The Buzz

Creature feature: The mysterious mink

A mink looking off in the distance
(Photo via Shutterstock)

Minks live everywhere in Illinois, but many of us have never seen one in its native habitat.

That's because these creatures are mainly nocturnal, most active under the cover of darkness, according to the Illinois Department of Natural Resources. Minks are also solitary, living alone except when raising their babies.

Although these quiet creatures may seem docile and harmless, they are actually quite ferocious and aggressive, easily able to hunt animals larger than themselves. They will even fight other minks, particularly in areas where populations are high, IDNR reports. 

Minks share a trait with more-recognizable skunks: Both have anal glands that hold a powerful musky secretion that can be smelled at great distances when discharged. Some people even say a mink's anal secretions smell worse than a skunk's, according to the Missouri Department of Conservation

In Illinois, minks remain common, but they are less populous than they were a century ago because of habitat loss caused by development, wetland drainage and stream channelization, IDNR reports. Learn more about these creatures below. 


The name game

The official name for this animal is the American mink, paying tribute to North America as its native range. A member of the weasel family, the animal most closely related to minks are the now-extinct sea mink, which was hunted to extinction. The European mink is also a member of the weasel family. The two mink species are similar in appearance, although they are not as closely related as once thought.

Physical characteristics

Minks are related to weasels, and they look the part. They have long, slender bodies with short legs and pointy faces. Minks range from about 16 inches to 24 inches long, with males longer than females, according to the Illinois Department of Natural Resources. Their tails are typically about 7 inches to 9 inches long, making them appear even larger. They typically weigh between 1 1/2 pounds and 3 pounds.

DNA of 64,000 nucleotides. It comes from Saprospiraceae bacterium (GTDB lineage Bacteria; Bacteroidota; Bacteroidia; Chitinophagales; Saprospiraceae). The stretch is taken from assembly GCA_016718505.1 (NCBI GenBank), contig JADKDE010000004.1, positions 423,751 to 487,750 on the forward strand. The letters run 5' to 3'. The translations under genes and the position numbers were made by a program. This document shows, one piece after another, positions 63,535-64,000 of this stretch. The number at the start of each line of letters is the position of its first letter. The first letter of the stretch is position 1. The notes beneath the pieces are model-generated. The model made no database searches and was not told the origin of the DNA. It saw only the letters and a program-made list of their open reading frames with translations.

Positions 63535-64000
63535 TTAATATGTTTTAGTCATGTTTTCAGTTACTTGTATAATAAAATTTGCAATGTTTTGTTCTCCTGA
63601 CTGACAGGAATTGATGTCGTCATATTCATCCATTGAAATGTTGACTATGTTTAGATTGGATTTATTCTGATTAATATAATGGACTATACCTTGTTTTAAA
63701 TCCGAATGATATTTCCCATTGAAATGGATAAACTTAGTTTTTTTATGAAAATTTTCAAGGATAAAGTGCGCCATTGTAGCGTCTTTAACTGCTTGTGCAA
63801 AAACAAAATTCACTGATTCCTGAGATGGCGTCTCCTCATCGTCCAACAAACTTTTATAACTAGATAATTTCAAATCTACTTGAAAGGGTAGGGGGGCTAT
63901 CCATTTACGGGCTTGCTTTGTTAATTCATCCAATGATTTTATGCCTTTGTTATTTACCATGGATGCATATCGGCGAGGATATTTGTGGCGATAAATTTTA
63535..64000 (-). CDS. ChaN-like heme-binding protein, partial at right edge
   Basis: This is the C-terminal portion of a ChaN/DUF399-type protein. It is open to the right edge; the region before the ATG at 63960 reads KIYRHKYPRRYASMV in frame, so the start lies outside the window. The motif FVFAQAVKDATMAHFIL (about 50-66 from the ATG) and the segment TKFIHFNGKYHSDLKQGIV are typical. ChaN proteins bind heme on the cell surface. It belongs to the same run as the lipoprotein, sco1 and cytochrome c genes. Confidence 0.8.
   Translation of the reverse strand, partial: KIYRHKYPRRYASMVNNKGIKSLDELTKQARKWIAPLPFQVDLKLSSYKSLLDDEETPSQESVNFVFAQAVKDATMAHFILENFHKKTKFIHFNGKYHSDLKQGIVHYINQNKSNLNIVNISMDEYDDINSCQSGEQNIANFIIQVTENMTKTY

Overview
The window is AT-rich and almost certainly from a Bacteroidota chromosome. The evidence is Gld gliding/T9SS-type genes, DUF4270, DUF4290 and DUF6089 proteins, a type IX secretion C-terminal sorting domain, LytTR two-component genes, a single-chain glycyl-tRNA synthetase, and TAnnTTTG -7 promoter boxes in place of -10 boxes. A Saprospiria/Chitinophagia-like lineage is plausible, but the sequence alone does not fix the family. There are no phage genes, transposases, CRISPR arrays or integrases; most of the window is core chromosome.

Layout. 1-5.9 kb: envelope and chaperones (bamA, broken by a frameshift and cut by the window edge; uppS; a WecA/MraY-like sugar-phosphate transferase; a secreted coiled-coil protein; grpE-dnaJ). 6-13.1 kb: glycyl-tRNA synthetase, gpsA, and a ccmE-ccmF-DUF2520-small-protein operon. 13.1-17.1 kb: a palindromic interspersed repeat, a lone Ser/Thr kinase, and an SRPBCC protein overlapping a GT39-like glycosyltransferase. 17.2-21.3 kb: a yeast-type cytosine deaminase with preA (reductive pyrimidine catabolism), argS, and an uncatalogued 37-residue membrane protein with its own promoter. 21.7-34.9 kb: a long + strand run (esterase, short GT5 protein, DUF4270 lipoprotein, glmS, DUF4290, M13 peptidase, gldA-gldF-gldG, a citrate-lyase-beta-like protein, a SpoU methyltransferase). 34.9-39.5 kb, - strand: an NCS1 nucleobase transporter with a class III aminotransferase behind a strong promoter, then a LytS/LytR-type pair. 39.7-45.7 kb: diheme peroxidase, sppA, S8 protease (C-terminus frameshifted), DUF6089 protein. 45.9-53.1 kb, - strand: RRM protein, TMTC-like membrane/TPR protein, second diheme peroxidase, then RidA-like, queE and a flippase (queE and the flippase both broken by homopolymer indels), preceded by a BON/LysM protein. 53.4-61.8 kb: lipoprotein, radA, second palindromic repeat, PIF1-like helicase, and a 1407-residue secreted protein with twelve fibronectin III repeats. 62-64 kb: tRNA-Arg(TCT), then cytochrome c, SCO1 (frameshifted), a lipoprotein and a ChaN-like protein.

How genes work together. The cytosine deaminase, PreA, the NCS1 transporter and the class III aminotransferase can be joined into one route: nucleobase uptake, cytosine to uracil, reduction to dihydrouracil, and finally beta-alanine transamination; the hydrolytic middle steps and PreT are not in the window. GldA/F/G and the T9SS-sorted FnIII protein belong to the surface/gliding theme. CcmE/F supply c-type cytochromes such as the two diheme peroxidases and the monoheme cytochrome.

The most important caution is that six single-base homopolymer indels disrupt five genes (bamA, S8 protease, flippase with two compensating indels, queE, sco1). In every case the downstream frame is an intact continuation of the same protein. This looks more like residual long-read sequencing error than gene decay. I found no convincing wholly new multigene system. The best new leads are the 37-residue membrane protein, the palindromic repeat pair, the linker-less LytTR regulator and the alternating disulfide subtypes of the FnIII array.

Minks are covered in dark brown fur, save for a white patch on their chins. Their fur coat is thick but soft, containing oily guard hairs that make it waterproof, according to the University of Michigan's Museum of Zoology. They have partially webbed feet, making them adept at moving both on land and in water. 

Where they live

Minks live across almost the entire United States, found in at least part of every state except Arizona, according to the University of Michigan's Museum of Zoology. Minks live in every county of Illinois, but are most numerous in the northeastern and southern third of the state, as well as in the counties that border the Mississippi River, IDNR reports.

These animals need a permanent source of water, and they prefer wooded areas. Because of this, they most often live in forested areas near lakes, ponds, rivers, streams and marshes. Minks spend almost all their time within 100 feet of the water's edge, although they sometimes move from one body of water to another, according to IDNR. 

For shelter, they build small dens, about 1 foot in diameter. The dens sometimes have multiple entrances, and they are often lined with grasses, leaves, feathers or fur.

What they eat

Minks are carnivores, but their diet varies by season. In the winter, they primarily hunt small mammals such as rabbits, mice, shrews and muskrats, according to the University of Michigan's Museum of Zoology. During the warmer months, they eat a lot of crayfish and small frogs as well as small mammals. From time to time, they also rely on fish, ducks and other types of waterfowl for food.

These animals are aggressive and fierce hunters, easily capable of killing animals much larger than themselves, according to the Illinois Department of Natural Resources. Minks often eat their prey where they catch it, but larger animals like rabbits or muskrats are often taken back to their dens where they can store what's left for the future.

Why they matter

Minks are an important part of their ecosystem because they are both predator and prey, according to the Missouri Department of Conservation. They hunt a variety of animals throughout the year, from mammals to fish and other aquatic species and even some birds, helping keeping populations in check. They don't have a lot of natural predators, but they are hunted by coyotes and great horned owls. 

Latest Buzz

Quiz: Test your beaver brainpower


We all know the saying "busy as a beaver," but how much do you really know about these buck-toothed rodents?

Read more

Nature curiosity: Why does grass look greener after a storm?


It's not just rain that helps keep your grass green. Lightning plays a role too. 

Read more